null

How to Quiet a Generator

How to Quiet a Generator with a DIY Generator Enclosure

How to Quiet a Generator with a DIY Generator Enclosure

Whether you operate a mobile business, are an avid camper, or just like to be prepared - a portable generator is an extremely useful machine. But as useful as generators are, they’re pretty simple contraptions and aren’t built to be sleek or quiet.

We often talk about how soundproofing your vehicle can make for a more comfortable and enjoyable car ride, the same can be said for your camping trip or business. Roasting s’mores around a campfire is definitely more enjoyable without the roar of an engine in your ear.

Let’s go over some tips on how to keep the noise down when using a generator, as well as creating a sound enclosure for your generator.

Whether you operate a mobile business, are an avid camper, or just like to be prepared - a portable generator is an extremely useful machine. But as useful as generators are, they’re pretty simple contraptions and aren’t built to be sleek or quiet.

We often talk about how soundproofing your vehicle can make for a more comfortable and enjoyable car ride, the same can be said for your camping trip or business. Roasting s’mores around a campfire is definitely more enjoyable without the roar of an engine in your ear.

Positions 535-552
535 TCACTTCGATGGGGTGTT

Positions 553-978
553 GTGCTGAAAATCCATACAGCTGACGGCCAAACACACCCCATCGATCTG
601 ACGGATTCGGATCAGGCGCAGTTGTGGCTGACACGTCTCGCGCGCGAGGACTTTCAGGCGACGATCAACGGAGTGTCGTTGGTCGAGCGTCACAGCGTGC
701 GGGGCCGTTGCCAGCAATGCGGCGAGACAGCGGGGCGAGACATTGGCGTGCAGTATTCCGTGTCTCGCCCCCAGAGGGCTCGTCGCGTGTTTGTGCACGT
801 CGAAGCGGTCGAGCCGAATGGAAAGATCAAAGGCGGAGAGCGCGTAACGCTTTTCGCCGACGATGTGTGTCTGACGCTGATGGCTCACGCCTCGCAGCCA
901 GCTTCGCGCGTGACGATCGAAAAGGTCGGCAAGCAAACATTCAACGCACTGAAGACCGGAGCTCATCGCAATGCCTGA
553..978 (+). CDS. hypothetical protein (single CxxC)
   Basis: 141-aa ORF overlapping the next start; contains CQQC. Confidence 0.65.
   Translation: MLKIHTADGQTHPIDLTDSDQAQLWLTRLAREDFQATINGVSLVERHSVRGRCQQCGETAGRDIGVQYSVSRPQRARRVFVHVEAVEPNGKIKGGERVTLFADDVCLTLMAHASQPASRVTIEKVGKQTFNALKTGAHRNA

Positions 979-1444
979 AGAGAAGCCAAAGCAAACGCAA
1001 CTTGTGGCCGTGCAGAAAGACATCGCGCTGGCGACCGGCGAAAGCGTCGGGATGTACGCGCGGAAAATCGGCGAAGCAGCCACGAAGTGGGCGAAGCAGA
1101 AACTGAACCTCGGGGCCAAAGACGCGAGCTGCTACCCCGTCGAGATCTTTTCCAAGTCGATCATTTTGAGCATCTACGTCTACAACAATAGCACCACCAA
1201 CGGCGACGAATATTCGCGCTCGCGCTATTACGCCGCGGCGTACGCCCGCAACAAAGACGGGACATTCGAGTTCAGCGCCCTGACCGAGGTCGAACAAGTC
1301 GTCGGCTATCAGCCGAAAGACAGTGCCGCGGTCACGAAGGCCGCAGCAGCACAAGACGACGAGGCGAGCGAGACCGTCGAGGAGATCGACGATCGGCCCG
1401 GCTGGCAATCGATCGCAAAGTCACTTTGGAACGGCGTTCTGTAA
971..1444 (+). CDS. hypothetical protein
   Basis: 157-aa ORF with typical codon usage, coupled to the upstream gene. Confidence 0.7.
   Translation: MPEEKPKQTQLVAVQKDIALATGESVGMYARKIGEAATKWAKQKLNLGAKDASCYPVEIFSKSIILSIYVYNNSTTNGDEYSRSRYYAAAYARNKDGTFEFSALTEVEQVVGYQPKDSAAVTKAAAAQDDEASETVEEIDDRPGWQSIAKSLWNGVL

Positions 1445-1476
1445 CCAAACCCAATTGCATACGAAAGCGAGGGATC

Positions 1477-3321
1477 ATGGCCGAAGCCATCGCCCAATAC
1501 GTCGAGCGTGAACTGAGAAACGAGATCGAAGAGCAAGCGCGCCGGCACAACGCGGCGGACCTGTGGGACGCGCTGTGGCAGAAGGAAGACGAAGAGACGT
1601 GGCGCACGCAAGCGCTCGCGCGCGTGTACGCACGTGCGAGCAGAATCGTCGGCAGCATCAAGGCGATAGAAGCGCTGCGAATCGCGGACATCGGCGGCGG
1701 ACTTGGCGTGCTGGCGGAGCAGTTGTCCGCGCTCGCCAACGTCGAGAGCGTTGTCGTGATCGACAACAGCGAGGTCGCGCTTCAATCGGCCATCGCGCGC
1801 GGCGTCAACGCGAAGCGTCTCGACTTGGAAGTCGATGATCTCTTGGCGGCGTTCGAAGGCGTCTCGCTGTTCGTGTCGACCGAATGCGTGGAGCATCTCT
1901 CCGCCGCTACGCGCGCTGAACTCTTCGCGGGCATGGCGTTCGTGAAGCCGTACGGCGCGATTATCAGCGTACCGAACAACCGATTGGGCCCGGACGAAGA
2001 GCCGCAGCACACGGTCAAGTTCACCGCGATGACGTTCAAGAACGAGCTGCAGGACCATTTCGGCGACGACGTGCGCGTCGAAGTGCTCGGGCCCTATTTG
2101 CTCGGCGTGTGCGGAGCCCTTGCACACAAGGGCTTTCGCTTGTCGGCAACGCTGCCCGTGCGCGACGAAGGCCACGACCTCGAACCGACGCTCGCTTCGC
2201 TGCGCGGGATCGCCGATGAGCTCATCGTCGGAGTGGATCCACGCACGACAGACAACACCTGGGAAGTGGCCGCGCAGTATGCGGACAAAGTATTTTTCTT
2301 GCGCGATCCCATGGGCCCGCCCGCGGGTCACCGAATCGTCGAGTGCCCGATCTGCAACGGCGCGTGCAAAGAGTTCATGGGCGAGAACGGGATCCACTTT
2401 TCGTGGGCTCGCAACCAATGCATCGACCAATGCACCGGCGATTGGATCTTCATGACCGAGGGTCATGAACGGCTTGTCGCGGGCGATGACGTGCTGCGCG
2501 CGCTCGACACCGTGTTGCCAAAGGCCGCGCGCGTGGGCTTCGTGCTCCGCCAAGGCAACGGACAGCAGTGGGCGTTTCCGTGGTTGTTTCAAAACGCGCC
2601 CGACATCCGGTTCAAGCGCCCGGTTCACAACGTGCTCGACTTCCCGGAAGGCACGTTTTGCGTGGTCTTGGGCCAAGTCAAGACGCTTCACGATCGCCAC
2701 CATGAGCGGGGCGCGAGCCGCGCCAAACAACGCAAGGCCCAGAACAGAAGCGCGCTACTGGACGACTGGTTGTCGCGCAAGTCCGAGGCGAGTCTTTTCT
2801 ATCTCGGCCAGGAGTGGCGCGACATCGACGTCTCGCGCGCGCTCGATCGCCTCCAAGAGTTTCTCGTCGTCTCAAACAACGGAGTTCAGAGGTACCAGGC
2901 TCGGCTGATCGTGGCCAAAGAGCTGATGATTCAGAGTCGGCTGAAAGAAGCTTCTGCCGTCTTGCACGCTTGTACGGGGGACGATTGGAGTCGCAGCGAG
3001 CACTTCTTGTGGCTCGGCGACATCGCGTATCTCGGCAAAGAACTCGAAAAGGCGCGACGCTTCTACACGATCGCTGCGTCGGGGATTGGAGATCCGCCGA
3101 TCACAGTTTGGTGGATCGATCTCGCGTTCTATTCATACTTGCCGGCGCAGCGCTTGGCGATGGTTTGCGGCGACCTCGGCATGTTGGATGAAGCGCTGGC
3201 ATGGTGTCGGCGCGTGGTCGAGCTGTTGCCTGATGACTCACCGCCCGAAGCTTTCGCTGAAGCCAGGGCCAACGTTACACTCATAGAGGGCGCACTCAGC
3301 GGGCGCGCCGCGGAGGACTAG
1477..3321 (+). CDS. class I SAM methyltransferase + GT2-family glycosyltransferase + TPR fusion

Let’s go over some tips on how to keep the noise down when using a generator, as well as creating a sound enclosure for your generator.

Free USA shipping
Free USA shipping

Popular Generator Box Soundproofing Materials


Luxury Liner™ Mass Loaded Vinyl (1 lb / 2 lb)
Damplifier Pro™ Deadening Mats
Mega Zorbe™ Hydrophobic Soundproof Foam

Quick Tips to Make a Generator More Quiet

  1. Get the right size - The more powerful the generator, the more noise it makes. Assess your power needs and stick to a generator that gives you the right amount of power. This will reduce excess noise.
  2. Point the exhaust away - Make sure the exhaust is pointed away from where you’re located, or even straight up. This will help the sound dissipate.
  3. Keep your distance - Put the generator as far away from you as possible, ideally a minimum of 20 feet. Invest in extra-long, heavy duty extension cords.
  4. Stick to soft ground – Hard surfaces like concrete or asphalt will strengthen the reverberation and increase the noise. Placing the generator in grass or dirt will keep the vibrations down. You can use a rubber mat if you’re unable to find soft ground.
  5. Build an enclosure - Or upgrade the one you have now. We've seen soundproofing materials reduce the decibel level of a generator by over 20 decibels!
generator on soft ground at campsite